“We don’t have time”: Why fashion label Elk is baring all in its quest to become more sustainable

Elk Marnie Goding Adam Koniaras

Elk co-founders Marnie Goding and Adam Koniaras. Source: supplied.

In early-2019, Elk co-founder and creative director Marnie Goding found herself constantly checking her phone for critical messages on social media. 

The well-known Melbourne clothing and accessories brand had just released its first transparency report — a forensic look at Elk’s entire supply chain and business operations that showed not only the company’s progress to becoming more sustainable, but also how far it had to go — and Goding says she was terrified of what those messages might say. 

In the report, Elk held a microscope to its business and documented its social, ethical and environmental impact. But any fears about how the report would be received turned out to be unfounded.

Instead, the report sparked numerous positive conversations with customers, while others were surprised that Goding and partner and co-founder Adam Koniaras had opened up as much as they did. 

Genuine transparency is a rare commodity in business, but the Elk team has doubled down on its commitment to being transparent by releasing its second transparency report last month. 

Speaking with Goding, it’s clear she truly sees no alternative but for the business to be completely honest, especially in what she describes as a world consumed by a fast-paced media obsessed with betterment and comparisons to the seemingly perfect lives of others. 

“I think that what this world can’t afford and what our environment can’t afford is false claims,” she tells SmartCompany

“We can’t afford anything other than the truth because we have so much work to do, and it’s a very scary position we’re dealing with in terms of facing mass extinction, and who knows what humanity is going to look like.

“As a business, we’re saying, well look, this is where we’re at now, this is where we’re going, and if we don’t get there, well then who knows what the options are.”

The bigger picture here is about more than the Elk business. That picture starts to take shape when Goding describes the “lovely conversations” the two transparency reports have started with others in the fashion industry.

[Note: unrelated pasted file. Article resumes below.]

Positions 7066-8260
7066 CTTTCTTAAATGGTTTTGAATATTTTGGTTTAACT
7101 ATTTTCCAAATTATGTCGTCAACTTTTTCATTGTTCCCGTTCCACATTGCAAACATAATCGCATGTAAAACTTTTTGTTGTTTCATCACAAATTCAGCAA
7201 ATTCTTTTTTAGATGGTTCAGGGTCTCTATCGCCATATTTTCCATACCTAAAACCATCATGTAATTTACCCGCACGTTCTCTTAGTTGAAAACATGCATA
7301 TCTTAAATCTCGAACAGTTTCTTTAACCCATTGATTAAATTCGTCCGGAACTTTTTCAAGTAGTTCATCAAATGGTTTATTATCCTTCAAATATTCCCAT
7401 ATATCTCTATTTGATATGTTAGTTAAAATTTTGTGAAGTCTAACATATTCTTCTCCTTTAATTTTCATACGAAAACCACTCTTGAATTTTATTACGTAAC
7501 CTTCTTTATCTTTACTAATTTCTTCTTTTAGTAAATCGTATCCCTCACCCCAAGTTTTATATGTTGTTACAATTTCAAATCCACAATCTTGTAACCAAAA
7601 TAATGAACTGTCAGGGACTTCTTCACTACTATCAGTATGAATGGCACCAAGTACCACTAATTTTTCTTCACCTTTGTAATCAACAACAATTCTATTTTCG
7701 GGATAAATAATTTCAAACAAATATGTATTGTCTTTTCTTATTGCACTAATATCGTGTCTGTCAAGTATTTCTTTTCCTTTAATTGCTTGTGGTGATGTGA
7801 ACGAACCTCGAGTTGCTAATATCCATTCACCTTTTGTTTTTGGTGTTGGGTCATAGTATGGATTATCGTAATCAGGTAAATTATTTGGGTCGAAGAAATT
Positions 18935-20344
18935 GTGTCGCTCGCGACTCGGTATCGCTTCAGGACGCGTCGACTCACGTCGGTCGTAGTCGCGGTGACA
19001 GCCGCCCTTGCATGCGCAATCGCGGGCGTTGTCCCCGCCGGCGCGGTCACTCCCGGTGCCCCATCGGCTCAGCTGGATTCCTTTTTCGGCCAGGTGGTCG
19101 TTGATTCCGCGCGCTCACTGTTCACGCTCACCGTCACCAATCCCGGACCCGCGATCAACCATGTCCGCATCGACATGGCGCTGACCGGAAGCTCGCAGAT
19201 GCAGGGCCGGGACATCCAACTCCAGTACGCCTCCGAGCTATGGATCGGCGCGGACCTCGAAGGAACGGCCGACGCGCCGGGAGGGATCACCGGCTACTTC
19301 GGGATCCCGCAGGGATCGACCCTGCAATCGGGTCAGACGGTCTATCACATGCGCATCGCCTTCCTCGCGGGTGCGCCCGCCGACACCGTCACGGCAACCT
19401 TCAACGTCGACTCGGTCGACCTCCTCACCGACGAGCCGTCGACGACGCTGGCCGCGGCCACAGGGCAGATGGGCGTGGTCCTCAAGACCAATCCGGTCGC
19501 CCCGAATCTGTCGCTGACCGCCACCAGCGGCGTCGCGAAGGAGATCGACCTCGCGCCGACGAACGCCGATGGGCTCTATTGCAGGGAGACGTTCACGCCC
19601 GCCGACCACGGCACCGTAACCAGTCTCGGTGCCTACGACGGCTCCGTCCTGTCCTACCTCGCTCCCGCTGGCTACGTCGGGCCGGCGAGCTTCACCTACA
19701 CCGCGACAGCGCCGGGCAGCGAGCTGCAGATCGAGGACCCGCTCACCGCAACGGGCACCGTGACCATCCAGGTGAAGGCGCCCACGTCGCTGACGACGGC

These people have felt able to approach Goding and Koniaras with their own sustainability challenges, or “hard questions” as she puts it, quite simply because the co-founders have been willing to share. 

“It’s a really nice, sort of passive position to be in. To allow and to foster conversation, and I think that’s really what’s important at the moment because none of us have this completely figured out,” she says.

“Even the big guys who have got massive teams, they’re still figuring this stuff out. But the willingness is there and the commitment’s there, and I think that’s the heart and that is that passion.”


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Supply chain in focus

The 2020 Elk Transparency Report was originally intended to be released at the start of 2019, but the COVID-19 pandemic meant the business needed to take a “side-step” from its release as it focused on surviving the lockdown periods, and supporting its international suppliers, which are still grappling with the global crisis. 

The report leaves no part of the Elk wholesale and retail business untouched — from the materials used in Elk products (the use of organic cotton increased by 23% in 2019), to who makes them, how they are packaged, the recycled and low impact materials used to fit out the Elk stores and the solar panels that are now providing electricity to those stores. 

Then there’s tree planting efforts, volunteer days for Elk’s 109 employees, and plans to implement diversity training for the management team. 

Importantly, the report includes a full list of Elk’s tier one suppliers, as well as an expanded list of its tier two, three and four suppliers. It also features a list of preferred materials for its design team to use when selecting fibres and materials with the least environmental impact. 

Elk clothing

Elk’s transparency report includes a list of preferred materials for its clothing and accessories. Source: supplied.

The 100-page report is detailed, but it’s by no means a perfect scorecard. Rather, it reads almost like a map to the sustainability journey that the Elk team has been on in earnest for the past seven years, and in some ways, since the business was founded 17 years ago. 

Elk’s efforts stand out at a time when larger fashion businesses have once again been called out for unethical practices in their supply chains, and the business has received industry recognition, including as the recipient of the inaugural Sustainable Innovation award at the 2019 Australian Fashion Laureate. The business was also a finalist in the 2019 Banksia Foundation Awards. 

In some way, it’s a validation of Elk’s approach to sustainability, but it’s clear Goding believes the journey has really only just begun. 

“In the grand scheme of things, you think about the industry of fashion and textile manufacturing and clothing production — it’s ancient, it’s thousands of years old,” she says. 

“So, what modern-day fashion is asking a very traditional industry to do is to peel it away very very quickly, and to change and challenge the norms that they’ve worked on for such a long time. 

“There is just an enormous amount of technology that is going to take years to develop, and so the journey will be infinite. I don’t believe that there’s an end date to it.

“But I think what is really important to remember is that we have to expedite it. We don’t have time; we have this sinking feeling of the clock’s ticking and we need to make changes very, very quickly.”


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